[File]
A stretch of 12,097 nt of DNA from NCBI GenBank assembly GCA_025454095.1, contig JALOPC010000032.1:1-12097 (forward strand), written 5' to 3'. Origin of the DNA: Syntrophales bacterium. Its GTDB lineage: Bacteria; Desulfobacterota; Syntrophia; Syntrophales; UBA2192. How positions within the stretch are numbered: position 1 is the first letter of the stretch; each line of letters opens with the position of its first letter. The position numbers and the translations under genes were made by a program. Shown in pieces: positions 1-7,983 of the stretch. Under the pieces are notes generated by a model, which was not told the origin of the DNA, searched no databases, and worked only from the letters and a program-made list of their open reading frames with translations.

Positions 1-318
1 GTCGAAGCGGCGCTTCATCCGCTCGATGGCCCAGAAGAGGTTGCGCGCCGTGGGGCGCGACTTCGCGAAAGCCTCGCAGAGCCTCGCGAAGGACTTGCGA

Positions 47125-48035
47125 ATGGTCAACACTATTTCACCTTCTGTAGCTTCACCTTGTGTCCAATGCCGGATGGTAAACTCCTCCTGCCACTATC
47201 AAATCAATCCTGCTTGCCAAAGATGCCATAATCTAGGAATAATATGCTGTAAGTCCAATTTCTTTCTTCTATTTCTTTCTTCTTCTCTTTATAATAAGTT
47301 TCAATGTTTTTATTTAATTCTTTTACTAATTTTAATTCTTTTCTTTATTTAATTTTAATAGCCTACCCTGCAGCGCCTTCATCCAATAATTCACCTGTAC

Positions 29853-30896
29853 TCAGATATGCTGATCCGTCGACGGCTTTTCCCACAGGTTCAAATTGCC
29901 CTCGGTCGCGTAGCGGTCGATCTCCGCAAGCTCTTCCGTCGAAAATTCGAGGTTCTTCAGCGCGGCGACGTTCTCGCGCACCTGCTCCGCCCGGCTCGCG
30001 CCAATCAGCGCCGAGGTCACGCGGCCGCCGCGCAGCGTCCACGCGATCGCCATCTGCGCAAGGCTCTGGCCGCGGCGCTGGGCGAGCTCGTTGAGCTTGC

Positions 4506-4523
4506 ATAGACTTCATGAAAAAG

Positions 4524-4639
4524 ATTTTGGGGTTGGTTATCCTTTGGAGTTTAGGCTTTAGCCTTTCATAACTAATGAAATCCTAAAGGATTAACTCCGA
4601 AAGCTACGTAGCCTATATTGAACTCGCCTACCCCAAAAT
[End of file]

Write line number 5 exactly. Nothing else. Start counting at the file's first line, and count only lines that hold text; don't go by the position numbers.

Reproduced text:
47125 ATGGTCAACACTATTTCACCTTCTGTAGCTTCACCTTGTGTCCAATGCCGGATGGTAAACTCCTCCTGCCACTATC